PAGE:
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VI.-1. A Handbook on Welsh Church Defence.

Bishop of St. Asaph. Denbigh, 1894.

2. A Charge delivered to the Clergy of the Diocese of

St. A saph, October, 1890. By Alfred George

Edwards, D.D., Bishop of St. Asaph. Denbigh, 1890.

3. Is the Church in Wales an advancing Church? By

the Rev. Canon Bevan. London, 1893.

4. The Church Revival in Wales. A Paper read by

the Dean of St. Asaph at the Church Congress,

Rhyl, October 6, 1891 -


VII.-1. Reports from the Select Committee on Forestry.

Ordered by the House of Commons to be printed on

24th July, 1885, 6th September, 1886, and 3rd

August, 1887.

2. Reports from the Select Committee on Woods,

Forests, and Land Revenues of the Crown. Ordered

by the House of Commons to be printed on 26th

July, 1889, and 30th July, 1890.

3. Manual of Forestry. By Wm. Schlich, Ph.D.

Vol. I., 1887; Vol. II., 1891. London -


And other Works.

VIII.—Silva Gadelica : a Collection of Tales in Irish, edited

from MSS. and translated. By Standish H. O'Grady.

London, 1892


And other Works.

IX.-Memorials of Old Hailey bury College. By Sir M.

Monier. Williams and other Contributors. West-

minster, 1894


X.–1. Charakter und Geist der politischen Parteien. Dar-

gestellt von J. C. Bluntschli. Nördlingen, 1869.

2. Deutsche Kern- und Zeitfragen. Von Albert

Schäffle. Berlin, 1894.

3. Die nationale Rechtsidee von den Ständen und das

preussische Dreiklassenwahlsystem. Eine social-

historische Studie von Rudolph von Gneist. Berlin,


4. De la Liberté politique dans l'État moderne. Par

Arthur Desjardins. Paris, 1894


XI.-1. Voyage au Soudan Français (Haut-Niger et Pays de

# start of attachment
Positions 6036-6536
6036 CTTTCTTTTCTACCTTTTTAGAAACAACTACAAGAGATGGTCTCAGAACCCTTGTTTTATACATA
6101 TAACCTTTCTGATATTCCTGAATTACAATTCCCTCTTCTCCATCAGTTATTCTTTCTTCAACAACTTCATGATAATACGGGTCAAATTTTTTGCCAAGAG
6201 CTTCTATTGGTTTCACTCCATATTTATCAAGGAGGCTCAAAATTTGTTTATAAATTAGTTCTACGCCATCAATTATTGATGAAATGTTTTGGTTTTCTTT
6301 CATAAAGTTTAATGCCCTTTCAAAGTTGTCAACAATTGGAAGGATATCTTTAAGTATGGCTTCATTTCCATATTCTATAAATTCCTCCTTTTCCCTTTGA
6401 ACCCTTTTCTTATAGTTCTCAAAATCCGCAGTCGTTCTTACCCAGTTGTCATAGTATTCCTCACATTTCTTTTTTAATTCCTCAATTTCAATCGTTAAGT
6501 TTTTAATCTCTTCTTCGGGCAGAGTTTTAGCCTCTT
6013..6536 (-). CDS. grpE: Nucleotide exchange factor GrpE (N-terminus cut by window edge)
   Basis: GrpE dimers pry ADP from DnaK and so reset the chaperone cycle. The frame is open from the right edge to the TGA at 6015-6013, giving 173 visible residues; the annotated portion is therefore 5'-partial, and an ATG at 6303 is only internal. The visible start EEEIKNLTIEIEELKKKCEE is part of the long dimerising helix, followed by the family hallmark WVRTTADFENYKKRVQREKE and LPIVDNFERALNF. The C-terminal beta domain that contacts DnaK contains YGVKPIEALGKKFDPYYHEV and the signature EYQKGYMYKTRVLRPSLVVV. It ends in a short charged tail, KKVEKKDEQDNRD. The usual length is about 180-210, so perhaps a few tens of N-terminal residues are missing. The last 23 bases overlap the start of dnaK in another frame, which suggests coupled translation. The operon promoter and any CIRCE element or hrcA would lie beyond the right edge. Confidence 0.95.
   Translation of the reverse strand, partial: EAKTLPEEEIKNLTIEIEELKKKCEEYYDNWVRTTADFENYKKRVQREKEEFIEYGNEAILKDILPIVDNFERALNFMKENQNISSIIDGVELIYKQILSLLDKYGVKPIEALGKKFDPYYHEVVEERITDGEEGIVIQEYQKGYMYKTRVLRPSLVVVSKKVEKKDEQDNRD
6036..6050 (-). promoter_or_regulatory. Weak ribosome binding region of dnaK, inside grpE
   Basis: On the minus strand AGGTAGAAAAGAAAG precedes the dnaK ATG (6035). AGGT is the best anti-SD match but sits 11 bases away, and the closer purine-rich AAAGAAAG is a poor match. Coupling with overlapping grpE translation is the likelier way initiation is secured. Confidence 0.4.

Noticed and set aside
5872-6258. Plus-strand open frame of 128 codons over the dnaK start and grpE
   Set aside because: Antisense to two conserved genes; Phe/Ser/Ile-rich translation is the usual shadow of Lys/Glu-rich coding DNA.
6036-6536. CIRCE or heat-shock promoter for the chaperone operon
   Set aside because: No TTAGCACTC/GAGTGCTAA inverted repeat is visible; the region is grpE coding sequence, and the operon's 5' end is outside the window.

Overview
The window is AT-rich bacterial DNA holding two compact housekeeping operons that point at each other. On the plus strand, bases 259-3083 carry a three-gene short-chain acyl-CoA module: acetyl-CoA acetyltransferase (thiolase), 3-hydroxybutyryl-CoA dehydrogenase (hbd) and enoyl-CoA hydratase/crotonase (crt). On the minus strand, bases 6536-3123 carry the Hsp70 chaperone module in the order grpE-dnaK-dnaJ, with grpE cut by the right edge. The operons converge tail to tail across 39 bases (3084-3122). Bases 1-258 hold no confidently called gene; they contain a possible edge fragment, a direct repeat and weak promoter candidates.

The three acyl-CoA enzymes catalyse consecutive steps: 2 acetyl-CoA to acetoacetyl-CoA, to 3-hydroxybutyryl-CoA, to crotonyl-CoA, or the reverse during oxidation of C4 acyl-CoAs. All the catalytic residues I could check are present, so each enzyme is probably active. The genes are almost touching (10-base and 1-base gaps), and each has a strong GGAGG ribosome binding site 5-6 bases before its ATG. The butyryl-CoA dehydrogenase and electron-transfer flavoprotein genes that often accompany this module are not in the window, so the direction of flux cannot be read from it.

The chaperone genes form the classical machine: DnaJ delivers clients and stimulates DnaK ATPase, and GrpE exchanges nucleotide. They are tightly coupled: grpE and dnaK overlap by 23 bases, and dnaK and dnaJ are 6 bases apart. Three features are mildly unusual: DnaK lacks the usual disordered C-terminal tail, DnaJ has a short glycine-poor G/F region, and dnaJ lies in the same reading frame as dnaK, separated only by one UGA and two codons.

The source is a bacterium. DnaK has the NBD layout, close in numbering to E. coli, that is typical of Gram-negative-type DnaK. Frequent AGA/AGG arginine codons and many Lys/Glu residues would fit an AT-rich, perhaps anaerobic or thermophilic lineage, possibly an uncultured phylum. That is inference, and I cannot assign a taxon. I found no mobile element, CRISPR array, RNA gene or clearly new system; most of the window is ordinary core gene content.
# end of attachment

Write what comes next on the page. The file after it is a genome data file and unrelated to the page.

Ségou). 1879–1881. Par Lò Commandant Gallieni.

Paris, 1885.

2. Campagne dans le Haut-Niger. 1885–1886. Par

Colonel Frey. Paris, 1888.

3. De Saint Louis au Port de Tombouktou. Voyage

d'une Canonnière française. Par Lieut. E. Caron.

Paris, 1891 -


“And other Works.

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VI.-1. Labour and the Popular Welfare. By W. H.

Mallock. London, 1893.
2. Method and Results. By T. H. Huxley. London,


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VII.-The Life of John Churchill, Duke of Marlborough,

to the accession of Queen Anne. By Field-Marshal

Viscount Wolseley, K.P. 2 vols. London, 1894 - 439 VIII.-1. Labour and Life of the People. Edited by Charles

Booth. 3 vols. London and Edinburgh, 1889-1891.
2. Pauperism and the Endowment of Old Age. By

Charles Booth. London, 1892.
3. The Aged Poor: Condition. By Charles Booth.

London, 1894.
4. Plain Words on Out-Relief. London, 1. d. . 463

And other Works.
IX.-1. Obras completas de Lope de Vega publicadas por la

Real Academia Española. Tomo I. Nueva Biografia
por D. C. A. de la Barrera. Madrid, 1890. Tomo II.
Autos y Coloquios. Madrid, 1892. Tomo III.
Coloquios. Comedias de asuntos de la Sagrada

Escritura. Madrid, 1893.
2. Ultimos Amores de Lope de Vega revelados por

mismo. Por Jose Ibero Ribas y Canfranc. Madrid,

486 X.-1. The Tragedy of the Cæsars. A Study of the Cha

racter of the Cæsars of the Julian and Claudian
Houses. By Sabine Baring-Gould. 2 vols. London,

2. Tacite et son Siècle: ou la Société Romaine Im-

périale d’Auguste aux Antonins dans ses rapports
avec la Société Moderne. Par E. P. Dubois-Guchan.
2 vols. Paris, 1861

- 512
And other Works.
XI.-1. The English Novel. By Walter Raleigh. Being a

short Sketch of its History from the Earliest Times
to the Appearance of Waverley. London, 1894.

2. Aventures de Guerre au temps de la République et

du Consulat. Par A. Moreau de Jonnés. Préface

de M. Léon Say. Paris, Guillaumin et Cie., 1893 - 530 XII.-The Parliamentary Debates (Authorised Edition).

4th Series. Sessions 1893–94. London, 1893–94 · 553

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Art. 1.-1. The Christian Social Union. Papers. 2. Lombard Street in Lent. A Course of Sermons on Social

Subjects organized by the London Branch of the Christian

Social Union. London, 1894. 3. A Social Policy for the Church. By the Rev. T. C. Fry,